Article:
While self-directed IRAs afford you an unbelievable amount of freedom and choices toward gaining control of your retirement, individual retirement accounts do have something of a limitation, and that’s the fact that your annual contributions are capped. The 2013 contribution limits for your IRA are as follows:
2013 maximum IRA contributions. For 2013 IRA contributions limits (both traditional and Roth accounts) will increase by $500. This means that the maximum IRA contribution per individual in 2013 is $5,500. The so-called ‘catch up’ contribution that also available for individuals aged 50 and older will remain unchanged at $1,000 for 2013.
Deductibility of 2013 IRA contributions. While anyone with earned income is eligible to contribute to a traditional IRA, 2013 contributions may also be tax-deductible depending on the contributor’s adjusted gross income, the type of their self-directed IRA (Roth vs. Traditional), and whether they’re covered by a retirement plan at work.
For Roth IRAs, deductibility is an easy issue. contributions are never deductible. For a traditional self-directed IRA, deductibility will be determined by whether you are covered by a retirement plan at work and your adjusted gross income.
Individuals not covered by an employer sponsored retirement plan can deduct the full amount of their contribution, regardless of their AGI. Such an individual who files a joint tax return, and whose spouse is covered by a work retirement plan can deduct the full value of his or her contribution if the couple’s joint AGI is less than $178,000. For a joint AGI between $178,000 and $188,000 a partial deduction is available.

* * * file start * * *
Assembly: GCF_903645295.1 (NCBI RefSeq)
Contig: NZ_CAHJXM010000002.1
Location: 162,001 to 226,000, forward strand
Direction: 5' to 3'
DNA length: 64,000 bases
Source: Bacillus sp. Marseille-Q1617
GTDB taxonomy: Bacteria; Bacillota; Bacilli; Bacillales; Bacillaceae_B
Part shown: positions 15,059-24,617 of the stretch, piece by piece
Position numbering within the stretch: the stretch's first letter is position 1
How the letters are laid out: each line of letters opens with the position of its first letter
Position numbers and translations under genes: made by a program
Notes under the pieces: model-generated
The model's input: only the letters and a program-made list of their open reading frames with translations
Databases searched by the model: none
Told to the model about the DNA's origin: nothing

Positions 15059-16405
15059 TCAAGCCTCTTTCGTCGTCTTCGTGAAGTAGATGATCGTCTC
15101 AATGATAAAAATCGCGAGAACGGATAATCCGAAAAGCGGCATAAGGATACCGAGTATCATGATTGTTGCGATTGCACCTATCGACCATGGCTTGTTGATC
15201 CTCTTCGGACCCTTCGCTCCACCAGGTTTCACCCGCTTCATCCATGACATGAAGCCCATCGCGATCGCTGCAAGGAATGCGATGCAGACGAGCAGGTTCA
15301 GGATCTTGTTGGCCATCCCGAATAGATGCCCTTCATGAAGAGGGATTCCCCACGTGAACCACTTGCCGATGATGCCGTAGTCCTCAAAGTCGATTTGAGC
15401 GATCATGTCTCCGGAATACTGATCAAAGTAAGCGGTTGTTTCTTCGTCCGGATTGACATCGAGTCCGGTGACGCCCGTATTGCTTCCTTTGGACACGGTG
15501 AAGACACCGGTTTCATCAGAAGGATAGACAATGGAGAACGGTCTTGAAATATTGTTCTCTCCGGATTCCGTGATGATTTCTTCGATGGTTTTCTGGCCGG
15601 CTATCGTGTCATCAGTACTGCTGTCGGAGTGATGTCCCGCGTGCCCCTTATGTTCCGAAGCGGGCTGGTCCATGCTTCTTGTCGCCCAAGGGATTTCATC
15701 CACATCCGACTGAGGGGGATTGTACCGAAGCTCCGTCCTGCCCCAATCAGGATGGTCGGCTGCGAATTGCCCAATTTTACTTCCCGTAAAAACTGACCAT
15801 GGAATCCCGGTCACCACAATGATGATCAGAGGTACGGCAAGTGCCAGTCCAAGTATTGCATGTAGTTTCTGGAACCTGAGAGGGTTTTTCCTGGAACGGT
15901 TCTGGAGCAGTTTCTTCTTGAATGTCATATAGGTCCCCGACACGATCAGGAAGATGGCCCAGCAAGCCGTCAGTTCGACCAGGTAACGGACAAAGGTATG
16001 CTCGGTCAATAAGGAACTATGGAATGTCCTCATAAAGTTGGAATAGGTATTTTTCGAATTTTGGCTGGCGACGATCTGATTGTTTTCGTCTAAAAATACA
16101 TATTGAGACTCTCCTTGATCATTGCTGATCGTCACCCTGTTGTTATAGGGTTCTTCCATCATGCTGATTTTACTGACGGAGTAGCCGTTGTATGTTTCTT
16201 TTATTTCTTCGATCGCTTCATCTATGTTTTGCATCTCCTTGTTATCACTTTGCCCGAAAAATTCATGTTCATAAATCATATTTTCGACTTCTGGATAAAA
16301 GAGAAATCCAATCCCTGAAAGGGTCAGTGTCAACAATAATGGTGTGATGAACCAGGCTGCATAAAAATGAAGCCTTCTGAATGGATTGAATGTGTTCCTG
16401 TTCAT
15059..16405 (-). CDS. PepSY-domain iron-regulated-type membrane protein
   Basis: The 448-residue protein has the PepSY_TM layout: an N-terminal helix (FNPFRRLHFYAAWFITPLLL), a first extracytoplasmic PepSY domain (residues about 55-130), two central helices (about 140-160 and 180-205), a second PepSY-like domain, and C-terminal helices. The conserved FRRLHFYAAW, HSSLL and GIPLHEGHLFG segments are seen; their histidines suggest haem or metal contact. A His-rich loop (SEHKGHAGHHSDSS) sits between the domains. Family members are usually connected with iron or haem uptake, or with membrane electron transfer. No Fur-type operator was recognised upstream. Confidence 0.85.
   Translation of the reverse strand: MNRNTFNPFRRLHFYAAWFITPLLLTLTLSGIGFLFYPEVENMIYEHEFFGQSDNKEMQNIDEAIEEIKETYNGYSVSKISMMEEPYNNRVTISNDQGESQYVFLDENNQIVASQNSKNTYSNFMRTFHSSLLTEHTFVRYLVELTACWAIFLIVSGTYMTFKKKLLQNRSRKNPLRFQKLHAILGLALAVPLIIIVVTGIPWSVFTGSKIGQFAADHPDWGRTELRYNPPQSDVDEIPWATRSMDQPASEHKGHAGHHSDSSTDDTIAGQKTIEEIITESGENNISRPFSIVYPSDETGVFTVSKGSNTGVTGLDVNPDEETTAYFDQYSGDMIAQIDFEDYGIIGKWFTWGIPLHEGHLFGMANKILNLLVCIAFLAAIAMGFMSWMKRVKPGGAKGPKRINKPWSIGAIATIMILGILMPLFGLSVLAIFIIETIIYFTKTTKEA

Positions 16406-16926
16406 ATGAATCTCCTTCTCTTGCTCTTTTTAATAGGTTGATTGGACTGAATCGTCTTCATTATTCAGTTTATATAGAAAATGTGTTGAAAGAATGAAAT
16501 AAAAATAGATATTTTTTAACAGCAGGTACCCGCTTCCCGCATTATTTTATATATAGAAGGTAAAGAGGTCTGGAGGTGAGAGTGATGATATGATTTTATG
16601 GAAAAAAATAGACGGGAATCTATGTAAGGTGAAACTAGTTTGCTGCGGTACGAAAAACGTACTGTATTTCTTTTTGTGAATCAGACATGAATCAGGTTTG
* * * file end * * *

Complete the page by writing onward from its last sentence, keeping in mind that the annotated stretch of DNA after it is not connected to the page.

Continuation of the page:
For individuals who are covered by a retirement plan at work, the AGI must be less than $59,000 in order to take the full deduction, and between $59,000 and $69,000 in AGI a partial deduction will be available. This represents an increase of $1,000 from the 2012 AGI levels. For an individual covered by a work plan and who files a joint return, a full tax deduction will be available if their joint AGI is less than $95,000, and a partial deduction is available for income levels between $95,000 and $115,000.
Eligibility for Roth IRA Contributions. As mentioned above, contributions to a Roth IRA are never deductible in the year of contribution. Furthermore, not everyone is eligible to contribute to a Roth account. In terms of 2013 contribution limits. an individual with an adjusted gross income of less than $112,000 can contribute the full $5,500 amount. Individuals with an AGI between $112,000 and $127,000 can contribute a lesser amount, and persons with an AGI over $127,000 cannot contribute at all.
Because a failure to contribute the maximum amount in a given year can never be made up in future years, it’s important to always contribute the maximum amount to your account each and every year. Whether that contribution should be to a traditional self-directed IRA or a Roth account will depend on your individual situation.
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